Just for the record, having Maurice has been wonderful -- he has always gotten me to my three main destinations (school, the gym, and Luna's house) without fail, has kept me in shape, and has fostered in me a deep love for bicycles that I expect I will carry with me home to America.  But as this spring has worn on, I have become more and more frustrated with the limitations that the lack of an engine imposes: not being able to travel far afield from home, always having to arrange rides for myself, and showing up sweaty everywhere I go.  As awesome as Maurice is, it's obvious why these circumstances would aggravate me -- after all, who wants to arrive home, having just come from a shower at the gym, newly bathed in sweat?  Less clear, however, is how or why, over the last ten motorbike-less months, I have built up the idea of driving a motorbike in my mind so much that it has become a sort of insurmountable hurdle that I can only look up at, discouraged, from the ground.  Plainly put, I felt defeated.  I felt that I had let myself -- that intrepid traveler of my fantasies -- down, allowing nerves and inconvenience to balloon into a larger-than-life obstacle between me and a set of wheels that I was unable, or unwilling, to conquer.  Driving a motorbike would have been badass, and clearly I was not badass enough.  

You could cue the forlorn music of defeat here, but you would be too hasty in doing so, because luckily for me, my brother is awesome.  As Isaiah and I hung out and caught up from ten months of sibling separation when he was here visiting me over the last two weeks, I described to him how discouraged I felt on the subject of motorbikes and not driving them, and, because he is a good brother, he gave me a big fatty attitude check.  If lots of people can do it, so can you, he reminded me -- you just have to give yourself a chance.  I had been too embarrassed to really express these hang-ups to anyone before, but a little encouragement went a long way -- all the way to Sumatra, in fact, where, on the island of Samosir in the middle of Lake Toba, we rented two motorbikes one day to explore the island with.  It took me a little while to get the hang of balancing the bike and and maneuvering the throttle, but with the hour I was cruising along.  A little shaky, sure, but cruising nonetheless.  And it was glorious: zipping up the coast, the largest lake in Southeast Asia to my right and gorgeous volcanic hills to my left, the wind on my face, driving -- something I had convinced myself I couldn't do.  It made me realize that the only thing standing between regular me and badass me was my brain; and if my brain could tell me that I didn't have what it took, it could just as easily tell me that I did.  And as it turned out, I did.

Which is why last night, back in Yogya, I rented a motorbike.  I had been toying with the idea all week since Isaiah left on Monday, but last night I was presented with an opportunity, and because I now know that I have what it takes, I took it.  I was hanging out with Luna at a coffeeshop when she got an SMS from a friend of hers who is starting a motorbike rental business, advertising a special promotion for rentals.  In a twist of true Indonesian serendipity, the coffeeshop we were at just happened to be around the corner from her friend's house, so she called him up, he drove the motorbike over, I filled out a form, and within half an hour I had a bike.  Simple as that.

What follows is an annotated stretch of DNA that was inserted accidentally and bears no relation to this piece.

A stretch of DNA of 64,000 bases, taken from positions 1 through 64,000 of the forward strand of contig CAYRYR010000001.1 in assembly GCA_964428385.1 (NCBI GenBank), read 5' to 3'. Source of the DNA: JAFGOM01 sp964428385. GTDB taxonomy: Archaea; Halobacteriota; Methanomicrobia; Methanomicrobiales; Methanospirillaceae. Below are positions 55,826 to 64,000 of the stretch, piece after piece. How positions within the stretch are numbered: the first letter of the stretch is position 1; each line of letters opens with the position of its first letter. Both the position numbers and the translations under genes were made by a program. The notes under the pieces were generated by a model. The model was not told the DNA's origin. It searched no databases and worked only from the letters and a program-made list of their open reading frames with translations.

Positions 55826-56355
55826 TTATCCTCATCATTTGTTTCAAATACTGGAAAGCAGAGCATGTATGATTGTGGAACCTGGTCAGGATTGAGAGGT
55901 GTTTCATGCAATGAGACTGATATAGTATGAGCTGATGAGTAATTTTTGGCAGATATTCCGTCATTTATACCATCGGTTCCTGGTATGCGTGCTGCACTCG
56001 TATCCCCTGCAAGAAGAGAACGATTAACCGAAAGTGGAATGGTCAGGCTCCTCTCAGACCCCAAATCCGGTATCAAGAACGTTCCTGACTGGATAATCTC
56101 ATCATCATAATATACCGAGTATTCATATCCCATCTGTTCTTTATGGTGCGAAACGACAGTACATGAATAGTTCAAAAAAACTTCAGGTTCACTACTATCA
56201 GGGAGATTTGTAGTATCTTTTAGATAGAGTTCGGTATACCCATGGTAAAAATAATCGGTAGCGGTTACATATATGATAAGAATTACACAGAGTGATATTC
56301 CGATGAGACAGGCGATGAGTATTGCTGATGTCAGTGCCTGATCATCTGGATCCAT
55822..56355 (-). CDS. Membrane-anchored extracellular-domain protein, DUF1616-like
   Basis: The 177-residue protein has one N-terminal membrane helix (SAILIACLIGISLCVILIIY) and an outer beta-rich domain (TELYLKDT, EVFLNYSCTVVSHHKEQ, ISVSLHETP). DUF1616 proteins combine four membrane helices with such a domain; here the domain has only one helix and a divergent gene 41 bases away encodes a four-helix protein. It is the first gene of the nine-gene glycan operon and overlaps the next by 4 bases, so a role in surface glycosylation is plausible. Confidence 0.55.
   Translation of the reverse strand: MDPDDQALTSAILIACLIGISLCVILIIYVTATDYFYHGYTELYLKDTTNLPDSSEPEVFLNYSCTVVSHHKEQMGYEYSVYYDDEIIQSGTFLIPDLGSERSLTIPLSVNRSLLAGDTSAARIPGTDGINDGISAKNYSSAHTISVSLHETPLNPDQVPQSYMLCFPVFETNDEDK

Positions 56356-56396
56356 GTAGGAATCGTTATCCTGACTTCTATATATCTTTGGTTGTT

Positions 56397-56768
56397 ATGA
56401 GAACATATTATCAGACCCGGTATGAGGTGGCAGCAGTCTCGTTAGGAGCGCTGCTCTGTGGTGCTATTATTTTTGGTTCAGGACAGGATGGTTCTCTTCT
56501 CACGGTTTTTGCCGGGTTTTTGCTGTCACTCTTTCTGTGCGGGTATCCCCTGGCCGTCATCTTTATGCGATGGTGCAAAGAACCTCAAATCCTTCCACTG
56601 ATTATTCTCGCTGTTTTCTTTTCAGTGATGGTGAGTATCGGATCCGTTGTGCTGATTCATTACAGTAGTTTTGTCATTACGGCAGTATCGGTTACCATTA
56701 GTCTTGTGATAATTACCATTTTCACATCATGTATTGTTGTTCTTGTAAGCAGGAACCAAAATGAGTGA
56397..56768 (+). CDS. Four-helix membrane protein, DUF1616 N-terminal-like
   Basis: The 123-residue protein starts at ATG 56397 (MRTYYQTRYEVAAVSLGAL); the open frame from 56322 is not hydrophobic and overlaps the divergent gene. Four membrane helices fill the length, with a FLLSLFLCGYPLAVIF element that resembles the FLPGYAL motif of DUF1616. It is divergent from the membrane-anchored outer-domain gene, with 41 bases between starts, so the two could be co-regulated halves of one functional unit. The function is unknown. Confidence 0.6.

The critic in me wants to scoff at this situation: here I am, with less than three weeks left in Yogya, and only NOW do I finally grow a pair and rent a motorbike?  But the badass in me doesn't listen, because she knows: it's never too late to face the music (or the traffic, as the case may be).  And in a way, it's kind of nice to be embarking on a brand new adventure so soon before I leave -- it keeps things fresh.  Indo the wild I go again!  And this time, I have an engine.

09 June 2010

Departures and Arrivals

Well, it looks like the race to the finish has officially begun.  I can feel the momentum of leaving taking hold of my brain, and even though I keep trying to tell my brain "Stop that!  It's too soon!" it doesn't really help, because that's just my brain attempting to contradict itself, which winds up being mostly schizophrenic and not very effective.  What also doesn't really help is that my friends are starting to leave -- Lolly took off a week and a half ago, and just last night I had to say goodbye to my much-beloved housemates Emma and Cyrus.  It poured all afternoon yesterday and was still raining when the car came to pick them up and take them to the airport, and as I stood at my front gate in the drizzle, crying like a fool and waving as their car drove away, I realized that this whole leaving thing isn't going to be as easy as I thought.  When I think about going back to the U.S., what comes to mind are all the wonderful reunions I'm going to have with family and friends on the other side ... but still being here, now, it is sometimes easy to forget that going back home will also involve leaving this place, where I have formed lifelong friendships and deep attachments to people, routines, and the little quirky quotidia that make life in Yogya absurd, adventurous and wonderful.  Suffice it to say that bidding farewell will be no piece of cake.

On the other hand, I still have a whole month and some change before I have to bid those farewells, and it is jam-packed with goodies!  The most important goody being, obviously, that my brother Isaiah arrives TONIGHT!  I'll be leaving in a few hours to collect him from the airport, which will officially commence the Supreme Awesomeness that is the next twelve days, which we will split between adventuring in Sumatra and traipsing around Yogya eating delicious food, seeing spectacular sights, and trying not to die from heat exhaustion.  It's going to be off the hook.

Isaiah and I will report back at our earliest convenience -- stay tuned!